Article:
It is not always possible to conduct a test. For example, if a serious security vulnerability is discovered, it must be fixed quickly. So to a certain degree we have to accept the risk of malfunction because the usual test procedure cannot be used.
Operational stability is developing positively in the long term. This is the case, for example, in the residential customer segment, where the amount of downtime has been reduced by 40% in the last three years. Swisscom is Switzerland's main provider, so a fault automatically affects more customers than it would with our competitors. We want to improve our performance for business customers. This is where even the smallest outage has a major impact – digitisation means that our infrastructures, systems and software are more closely integrated with our customers' business processes than ever before. So tolerance thresholds are much lower in the event of faults.
No telecommunications company in the world can ignore IP, the global standard on which digitisation is based. Services are ever more closely connected now. Photos taken on our smartphones are transferred to the cloud. Or our TVs can be operated with our smartphones. Networks have to be connected so that the platforms can exchange data. It is the IP protocol that makes this networking possible. It is not the protocol itself that's tricky, but the fact that these connection networks exist. And just like any other technology, IP is not completely fault-free. But it is just as reliable as analogue telephony and by switching off analogue technology and switching to IP we have reduced the complexity of the network – and thus its susceptibility to disruption.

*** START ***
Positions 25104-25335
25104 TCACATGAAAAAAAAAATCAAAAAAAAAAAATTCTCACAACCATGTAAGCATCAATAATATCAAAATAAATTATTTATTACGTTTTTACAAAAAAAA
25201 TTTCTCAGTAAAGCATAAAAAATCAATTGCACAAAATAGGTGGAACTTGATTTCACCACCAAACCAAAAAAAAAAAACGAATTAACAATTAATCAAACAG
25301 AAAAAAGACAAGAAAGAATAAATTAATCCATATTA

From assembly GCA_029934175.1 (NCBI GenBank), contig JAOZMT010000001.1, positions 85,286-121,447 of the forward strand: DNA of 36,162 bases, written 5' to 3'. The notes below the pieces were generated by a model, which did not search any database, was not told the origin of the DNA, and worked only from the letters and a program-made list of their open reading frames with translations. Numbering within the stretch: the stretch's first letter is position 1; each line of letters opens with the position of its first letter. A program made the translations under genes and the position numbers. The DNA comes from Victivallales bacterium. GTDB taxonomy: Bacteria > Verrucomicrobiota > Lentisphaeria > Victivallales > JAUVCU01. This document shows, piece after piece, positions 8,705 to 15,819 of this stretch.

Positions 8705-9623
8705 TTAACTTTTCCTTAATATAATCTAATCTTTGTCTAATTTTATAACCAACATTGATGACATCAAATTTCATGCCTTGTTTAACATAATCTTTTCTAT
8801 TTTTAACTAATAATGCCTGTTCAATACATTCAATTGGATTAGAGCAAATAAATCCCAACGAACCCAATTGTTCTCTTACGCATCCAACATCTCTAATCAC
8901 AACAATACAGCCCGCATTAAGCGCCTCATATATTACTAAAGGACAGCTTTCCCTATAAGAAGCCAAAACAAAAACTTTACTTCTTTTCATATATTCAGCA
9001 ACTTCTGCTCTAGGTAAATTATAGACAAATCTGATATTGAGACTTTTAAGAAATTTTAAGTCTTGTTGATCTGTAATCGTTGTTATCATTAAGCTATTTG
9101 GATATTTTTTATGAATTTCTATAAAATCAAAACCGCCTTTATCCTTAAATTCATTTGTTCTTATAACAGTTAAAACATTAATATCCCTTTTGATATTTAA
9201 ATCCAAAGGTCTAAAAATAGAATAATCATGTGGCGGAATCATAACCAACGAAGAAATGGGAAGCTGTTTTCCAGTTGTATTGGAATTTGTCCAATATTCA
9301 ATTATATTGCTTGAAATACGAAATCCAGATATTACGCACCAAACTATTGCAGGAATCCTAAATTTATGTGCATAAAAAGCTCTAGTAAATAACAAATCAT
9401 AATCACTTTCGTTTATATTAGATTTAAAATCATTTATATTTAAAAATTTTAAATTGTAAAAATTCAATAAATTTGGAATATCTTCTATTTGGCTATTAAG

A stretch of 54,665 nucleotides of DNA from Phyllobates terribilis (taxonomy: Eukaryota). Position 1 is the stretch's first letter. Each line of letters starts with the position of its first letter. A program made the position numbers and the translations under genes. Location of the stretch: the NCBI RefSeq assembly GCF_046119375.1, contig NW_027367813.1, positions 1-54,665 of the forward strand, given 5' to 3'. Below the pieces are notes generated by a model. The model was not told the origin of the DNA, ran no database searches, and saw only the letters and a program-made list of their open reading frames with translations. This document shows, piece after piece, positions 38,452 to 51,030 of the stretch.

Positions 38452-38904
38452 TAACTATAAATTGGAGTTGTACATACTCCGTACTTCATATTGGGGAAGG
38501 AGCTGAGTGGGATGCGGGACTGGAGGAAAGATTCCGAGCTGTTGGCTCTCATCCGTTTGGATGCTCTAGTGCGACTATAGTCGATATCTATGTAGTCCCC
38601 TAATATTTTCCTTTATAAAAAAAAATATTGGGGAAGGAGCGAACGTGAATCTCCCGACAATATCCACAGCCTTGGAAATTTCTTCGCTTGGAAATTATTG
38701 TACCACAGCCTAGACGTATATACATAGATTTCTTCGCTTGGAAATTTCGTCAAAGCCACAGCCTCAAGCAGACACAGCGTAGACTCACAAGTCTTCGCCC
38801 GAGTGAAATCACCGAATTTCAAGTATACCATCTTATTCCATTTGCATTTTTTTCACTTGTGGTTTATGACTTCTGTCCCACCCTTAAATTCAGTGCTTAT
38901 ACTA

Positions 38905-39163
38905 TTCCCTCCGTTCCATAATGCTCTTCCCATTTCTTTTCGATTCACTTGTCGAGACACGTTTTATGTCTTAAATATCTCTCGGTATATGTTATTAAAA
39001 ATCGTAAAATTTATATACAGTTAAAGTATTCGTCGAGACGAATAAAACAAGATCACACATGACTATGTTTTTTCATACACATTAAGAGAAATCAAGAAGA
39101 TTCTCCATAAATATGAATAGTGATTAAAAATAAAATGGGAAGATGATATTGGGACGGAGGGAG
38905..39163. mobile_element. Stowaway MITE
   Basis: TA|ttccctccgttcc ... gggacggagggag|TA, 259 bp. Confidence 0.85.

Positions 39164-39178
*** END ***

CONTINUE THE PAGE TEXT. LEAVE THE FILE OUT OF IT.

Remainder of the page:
Swisscom reacted swiftly to the events of January and February 2020 and implemented various short-term actions. The process for implementing changes was therefore immediately tightened up. The aim is to be more consistent in preventing risk and to provide closer support in the event of critical changes. Alongside this, however, we are already working with the emergency services to increase the reliability and redundancy of the systems as quickly as possible.
We have also initiated two projects that are expected to have an impact in the medium to long term. On the one hand, we consistently examine our network and our systems for “single points of failure”. These are individual weak points that could, in the worst case, put an entire system out of action. If we find this kind of configuration, we make it a high priority to eradicate the vulnerability as soon as possible. On the other hand, we have set up a broad-based audit to examine our entire systems, networks, processes, culture and other issues. Our aim is to make long-term improvements.
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Frank Dederichs is a member of Swisscom's division management for IT, Network & Infrastructure and is responsible for Cloud Engineering & Operations.